Rites of passage are common to every culture.
It’s a term used for the ceremonies and rituals we use to mark and celebrate stages in life: from starting and leaving school, loosing teeth to fairies and learning to drive to other markers of independence and coming-of-age: 18th and 21st birthdays, leaving home. There’s hardly a milestone in life that we don’t celebrate with a card or a toast – from passing exams and tests to marriage and partnering, divorce, having children, death and loss.
Rites of passage can be an important part of the dying process itself and the term covers the rituals we carry out after a death: a funeral, service, ceremony, life celebration, memorial or other event.
Ceremonies can take many shapes and forms but tend to have elements in common:
- setting: dramatic or spiritual setting, time of day: dawn, dusk, light, dark
- music: communal singing, soloists, songs, hymns, recordings, live music, storytelling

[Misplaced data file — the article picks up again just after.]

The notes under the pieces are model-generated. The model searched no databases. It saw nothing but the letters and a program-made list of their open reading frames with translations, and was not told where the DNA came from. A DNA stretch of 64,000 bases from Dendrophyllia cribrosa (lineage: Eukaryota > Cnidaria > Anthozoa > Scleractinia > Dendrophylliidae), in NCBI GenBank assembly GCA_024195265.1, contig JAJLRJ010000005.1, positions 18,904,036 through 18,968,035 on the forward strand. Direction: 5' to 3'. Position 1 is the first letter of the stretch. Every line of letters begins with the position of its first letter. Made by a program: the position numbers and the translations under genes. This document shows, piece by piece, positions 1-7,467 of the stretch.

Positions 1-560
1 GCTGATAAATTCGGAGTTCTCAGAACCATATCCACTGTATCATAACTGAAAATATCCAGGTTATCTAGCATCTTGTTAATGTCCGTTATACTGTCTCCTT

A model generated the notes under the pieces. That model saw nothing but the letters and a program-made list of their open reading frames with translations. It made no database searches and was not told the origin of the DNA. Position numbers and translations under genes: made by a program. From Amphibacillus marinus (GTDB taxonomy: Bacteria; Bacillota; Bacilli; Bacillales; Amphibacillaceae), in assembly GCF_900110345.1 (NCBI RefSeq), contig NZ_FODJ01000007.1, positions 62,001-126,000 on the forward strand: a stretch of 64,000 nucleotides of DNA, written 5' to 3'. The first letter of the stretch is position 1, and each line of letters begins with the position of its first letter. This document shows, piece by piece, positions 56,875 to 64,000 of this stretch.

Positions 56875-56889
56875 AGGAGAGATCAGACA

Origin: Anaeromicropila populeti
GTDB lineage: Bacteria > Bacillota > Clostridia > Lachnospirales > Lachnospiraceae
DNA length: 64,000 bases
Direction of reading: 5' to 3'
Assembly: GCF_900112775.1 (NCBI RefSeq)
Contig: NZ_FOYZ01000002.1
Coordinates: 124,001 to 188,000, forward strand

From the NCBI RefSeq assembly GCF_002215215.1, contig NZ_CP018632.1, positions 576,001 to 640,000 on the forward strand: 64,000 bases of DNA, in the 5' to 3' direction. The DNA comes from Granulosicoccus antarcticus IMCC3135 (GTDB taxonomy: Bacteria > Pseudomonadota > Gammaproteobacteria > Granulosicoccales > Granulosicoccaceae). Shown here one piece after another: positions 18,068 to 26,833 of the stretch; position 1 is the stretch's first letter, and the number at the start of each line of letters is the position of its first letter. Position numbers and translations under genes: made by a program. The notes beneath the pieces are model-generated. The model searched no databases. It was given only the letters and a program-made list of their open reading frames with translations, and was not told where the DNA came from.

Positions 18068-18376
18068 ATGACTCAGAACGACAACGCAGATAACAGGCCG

- words: speeches, tributes, eulogies, readings, poetry, chanting, prayers
- ritual: meeting and greeting, entrances and exits, procession, candle lighting, blessings, joining hands, actions: like throwing earth or flowers onto coffin, casting ashes to the wind, participation and invitation to others eg step forward, stand, sit, raise glasses
- food: feasting and fasting, toasting, sharing and offering food
- decoration: dress, robes, garlands, veils, flowers, ribbons, bunting, flags
- souvenirs: photographs, tokens, take-aways to remind you of the day.
See workshops for a course in Rites of Passage.
See death rituals to appreciate how varied our rites of passage around end of life are across the globe.